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Category:    Home > Reviews > Drama > Racism > Do The Right Thing – 20th Anniversary Edition (1989/Universal DVD)

Do The Right Thing – 20th Anniversary Edition (1989/Universal DVD)


Picture: B-     Sound: B-     Extras: B     Film: B



After Spike Lee broke onto the independent film scene with She’s Gotta Have It (1986), he followed up with the mixed School Daze (1988), many wondered if his career was over.  In one of the smartest moves he ever made, he dared to take on racism in the middle of Reagan-era apathy in Do The Right Thing (1989), a film that shocked the sleeping filmmaking establishment and became the peak of the Black New Wave.


Using the tough Bedford-Stuyvesant neighborhood (on location) as microcosm for the country in conflict, Lee plays Mookie, a pizza delivery guy who works for a somewhat disgruntled and cynical boss (Danny Aiello) who has the only pizzeria in the neighborhood and is an oddball in what is absolutely a black neighborhood.  It is the hottest day of the summer (lighting and an advanced use of color pallet by Lee and Director of Photography Ernest Dickerson) communicates tensions beyond the screenplay and beings the visual odyssey of telling the story.


From the opening set to Public Enemies’ Fight The Power with Rosie Perez (who also gives one of the most interesting performances in the film) to the almost expressionistic acting throughout, the film has not dated at all, though many things also remain unresolved in Lee’s problematic mix of The Black Experience and (thanks to JG for pointing this out) New York School of filmmaking that is contradictory and awkward.  This results in Lee saying things only he knows the meaning of and this would eventually catch up with him starting with Malcolm X and going well into his loss of Dickerson as cameraman, as he moved on to directing.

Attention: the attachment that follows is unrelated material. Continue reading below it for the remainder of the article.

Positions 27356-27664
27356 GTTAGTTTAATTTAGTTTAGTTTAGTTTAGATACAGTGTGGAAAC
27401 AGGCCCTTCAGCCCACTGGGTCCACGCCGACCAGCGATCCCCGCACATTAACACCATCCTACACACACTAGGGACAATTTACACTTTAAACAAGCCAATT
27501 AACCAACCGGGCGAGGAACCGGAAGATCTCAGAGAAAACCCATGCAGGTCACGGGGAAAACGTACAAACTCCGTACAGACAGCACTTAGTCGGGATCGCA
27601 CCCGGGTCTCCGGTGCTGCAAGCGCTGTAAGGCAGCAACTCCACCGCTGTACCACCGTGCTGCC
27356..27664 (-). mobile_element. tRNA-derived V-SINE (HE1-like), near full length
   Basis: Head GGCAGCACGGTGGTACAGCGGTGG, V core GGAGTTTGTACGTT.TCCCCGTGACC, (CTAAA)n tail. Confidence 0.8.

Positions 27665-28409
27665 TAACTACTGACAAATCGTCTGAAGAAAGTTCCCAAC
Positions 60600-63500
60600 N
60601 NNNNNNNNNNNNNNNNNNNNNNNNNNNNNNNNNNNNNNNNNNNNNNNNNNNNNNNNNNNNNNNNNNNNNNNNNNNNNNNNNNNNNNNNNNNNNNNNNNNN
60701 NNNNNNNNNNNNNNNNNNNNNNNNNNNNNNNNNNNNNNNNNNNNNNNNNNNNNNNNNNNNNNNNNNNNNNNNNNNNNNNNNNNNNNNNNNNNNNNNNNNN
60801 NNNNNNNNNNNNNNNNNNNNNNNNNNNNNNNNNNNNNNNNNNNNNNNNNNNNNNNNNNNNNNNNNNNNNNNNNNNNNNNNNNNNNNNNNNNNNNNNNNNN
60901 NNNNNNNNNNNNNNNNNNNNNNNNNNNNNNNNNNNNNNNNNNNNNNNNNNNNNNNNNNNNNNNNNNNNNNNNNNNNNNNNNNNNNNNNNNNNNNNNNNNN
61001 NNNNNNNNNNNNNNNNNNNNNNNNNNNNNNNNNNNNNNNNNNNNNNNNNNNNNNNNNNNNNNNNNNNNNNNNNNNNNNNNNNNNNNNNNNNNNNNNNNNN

However, the film covers a wide range of emotions, conflicts and unspoken problems.  What the film does have to say it that racism was now worse in the 1980s and the idea that The Civil Rights Movement allowed all African Americans to advance is an ugly myth; less obvious at the time.  That people are likely to get angry about racism instead of working it out too often and that minority life is not valued less that white-owned property, one of the ugliest unspoken tenants of the Reagan Era.  The film may not go into the ideology, but it sure lets loose on it.


Of course, the film turned out to be prophetic as things had to become nightmare worse before Obama became president and the U.S. was forced to grow up in what is hopefully a permanent development.  However, in its time, the film was so bold that you need at least all the supplements here to understand why and they still somehow seem insufficient.  This would begin Lee’s best trilogy of films (followed by Mo’ Better Blues and Jungle Fever) and is very much worth revisiting again.  If you can get past Lee’s off-screen antics, you can see what a key film it really is.



The anamorphically enhanced 1.85 X 1 image has the same impressive transfer the Criterion Collection DVD (unreviewed) offered, with fine detail, color and depth, especially for the format.  The Dolby Digital 5.1 mix is also impressive and a fine upgrade from the theatrical Dolby SR (Spectral Recording) analog mix in one of the few such upgrades that worked.  For some reason, SR upgrades tend to get very badly botched.  I still also enjoyed the PCM 16/48 2.0 Stereo tracks with Pro Logic surrounds the Criterion DVD had that are absent here, but this is a good mix.  We did not get the Blu-ray version, but hear it is even a better performer.


Extras include two filmmaker commentaries, a new one with Lee and older one with Lee, his sister Joie, Dickerson and Production Designer Wynn Thomas.  You also get deleted & extended scenes and featurette Do The Right Thing: 20 Years Later on DVD 1.  DVD 2 adds a behind the scenes piece, original Making Do The Right Thing documentary, interview with Editor Barry Brown, The Riot Sequence and Cannes, 1989.



-   Nicholas Sheffo


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